How Starbucks says “Happy Holidays”
As a Seattle-ite, Starbucks is like a home away from home for me. After spending fifteen months in small town Brazil, the first stop I made during my Huston layover? Yes, that’s right. Starbucks. A tall peppermint hot chocolate and a cinnamon swirl coffee cake never tasted so good. Seattle’s Best and Tully’s got nothing on my main man Starbucks. I’d always taken for granted the fact that there were five Starbucks within a five minute drive of my house. Then, I moved out of state for school where there were far fewer Starbucks at my disposal. The first time I saw a Starbucks was a momentous occasion (I even took a picture with the logo on the window). Now, when I walk into a Starbucks, the smell of coffee (which I don’t even drink) brings me back to my early morning breakfasts. I obviously have a tender spot in my heart devoted to this corporation.
When I heard about this new controversy, it hit close to home. On November 5, 2015, Joshua Feuerstein decided that Starbucks was trying to take Jesus out of the season (and posted about it…so obviously it went viral).
Starbucks’ holiday cup this year is an ombre two-toned cup (with no wintery designs). Honestly, I didn’t notice that there was anything wrong with my Starbucks cup that I drank out of two days after Feuerstein’s post. As a Jesus lover myself, I didn’t find the cup at all offensive. I’d have to agree with Ellen DeGeneres who said, “The old cups had snowflakes and Santa’s sleigh and elves. You know, all the things you find in the Bible.” Since when does not putting wintery images on a cup mean that people are trying to take Christ out of the holiday season?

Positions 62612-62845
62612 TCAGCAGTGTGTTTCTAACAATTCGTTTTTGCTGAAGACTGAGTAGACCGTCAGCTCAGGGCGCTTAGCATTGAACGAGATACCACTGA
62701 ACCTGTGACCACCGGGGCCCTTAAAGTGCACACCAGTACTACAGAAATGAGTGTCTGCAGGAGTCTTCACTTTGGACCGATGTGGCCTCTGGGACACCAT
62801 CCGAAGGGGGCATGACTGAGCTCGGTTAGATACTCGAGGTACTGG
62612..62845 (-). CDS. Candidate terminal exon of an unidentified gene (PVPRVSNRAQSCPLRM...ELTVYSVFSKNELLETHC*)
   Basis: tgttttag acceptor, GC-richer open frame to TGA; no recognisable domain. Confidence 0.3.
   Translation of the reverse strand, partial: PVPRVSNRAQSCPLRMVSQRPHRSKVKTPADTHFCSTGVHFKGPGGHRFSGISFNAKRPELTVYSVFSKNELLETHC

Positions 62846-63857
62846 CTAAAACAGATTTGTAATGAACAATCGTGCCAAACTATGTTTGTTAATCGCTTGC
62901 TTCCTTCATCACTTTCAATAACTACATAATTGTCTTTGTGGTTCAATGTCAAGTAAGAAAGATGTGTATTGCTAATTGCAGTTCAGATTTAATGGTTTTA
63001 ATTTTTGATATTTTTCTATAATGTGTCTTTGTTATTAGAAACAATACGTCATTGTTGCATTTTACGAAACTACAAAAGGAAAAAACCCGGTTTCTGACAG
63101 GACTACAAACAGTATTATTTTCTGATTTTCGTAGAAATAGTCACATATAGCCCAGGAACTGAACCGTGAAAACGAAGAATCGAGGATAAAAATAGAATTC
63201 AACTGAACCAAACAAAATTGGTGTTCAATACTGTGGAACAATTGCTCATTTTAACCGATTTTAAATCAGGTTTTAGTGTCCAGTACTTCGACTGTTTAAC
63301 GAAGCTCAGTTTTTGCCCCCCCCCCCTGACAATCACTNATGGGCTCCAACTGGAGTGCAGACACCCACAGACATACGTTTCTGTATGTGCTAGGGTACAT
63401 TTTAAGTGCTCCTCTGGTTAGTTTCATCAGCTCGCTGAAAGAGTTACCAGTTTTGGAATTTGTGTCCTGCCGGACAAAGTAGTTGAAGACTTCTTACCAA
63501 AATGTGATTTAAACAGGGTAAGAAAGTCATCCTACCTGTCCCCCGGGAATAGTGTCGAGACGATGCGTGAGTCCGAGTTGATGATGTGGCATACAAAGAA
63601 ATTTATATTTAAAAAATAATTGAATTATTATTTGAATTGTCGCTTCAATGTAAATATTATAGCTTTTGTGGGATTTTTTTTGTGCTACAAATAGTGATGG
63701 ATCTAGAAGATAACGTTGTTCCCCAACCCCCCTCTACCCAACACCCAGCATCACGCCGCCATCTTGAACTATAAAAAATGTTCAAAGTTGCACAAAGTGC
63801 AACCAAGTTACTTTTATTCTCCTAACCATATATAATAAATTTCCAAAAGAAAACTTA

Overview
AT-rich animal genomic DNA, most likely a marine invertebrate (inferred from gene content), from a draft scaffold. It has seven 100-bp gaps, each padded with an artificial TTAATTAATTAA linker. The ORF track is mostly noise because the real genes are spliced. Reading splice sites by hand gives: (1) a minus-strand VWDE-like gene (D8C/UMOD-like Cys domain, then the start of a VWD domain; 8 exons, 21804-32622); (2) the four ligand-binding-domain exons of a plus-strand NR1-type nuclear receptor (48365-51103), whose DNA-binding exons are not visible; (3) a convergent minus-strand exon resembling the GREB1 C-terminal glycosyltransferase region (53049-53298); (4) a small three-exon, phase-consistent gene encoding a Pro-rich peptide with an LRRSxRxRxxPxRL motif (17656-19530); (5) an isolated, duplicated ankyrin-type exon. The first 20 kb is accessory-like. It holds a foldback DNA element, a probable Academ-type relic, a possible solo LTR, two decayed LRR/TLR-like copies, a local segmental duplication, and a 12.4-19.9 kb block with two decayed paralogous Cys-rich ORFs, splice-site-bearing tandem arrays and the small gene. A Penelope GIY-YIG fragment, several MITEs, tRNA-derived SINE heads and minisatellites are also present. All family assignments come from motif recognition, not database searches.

On Starbuck’s website, they posted a news release: “The Story Behind the Design of Starbucks Red Holiday Cups.”
“…this year’s design is another way Starbucks is inviting customers to create their own stories with a red cup that mimics a blank canvas.”
“In the past, we have told stories with our holiday cups designs,” said Fields. “This year we wanted to usher in the holidays with a purity of design that welcomes all of our stories.”
“Creating a culture of belonging, inclusion and diversity is one of the core values of Starbucks, and each year during the holidays the company aims to bring customers an experience that inspires the spirit of the season. Starbucks will continue to embrace and welcome customers from all backgrounds and religions in our stores around the world.”
In my personal opinion, I think that’s a beautiful statement. Why shouldn’t we embrace all people’s stories? Christmas has become less about Christ and more about commercialization anyway. So, if you want to make your Starbucks cup about Jesus, draw a Nativity scene on it. If you want to make your Starbucks cup about Hanukkah, draw a menorah on it. If you want to make your Starbucks cup about the funniest daytime TV talk show host, draw a picture of Ellen Degeneres on it. There’s no need to be offended that Starbucks is encouraging us to draw pictures of what’s important to each of us on a cup.
To see what else Ellen had to say on the issue watch this video (it’s worth your time):
Merry Christmas! Happy Hanukkah! Live long and Ellen!12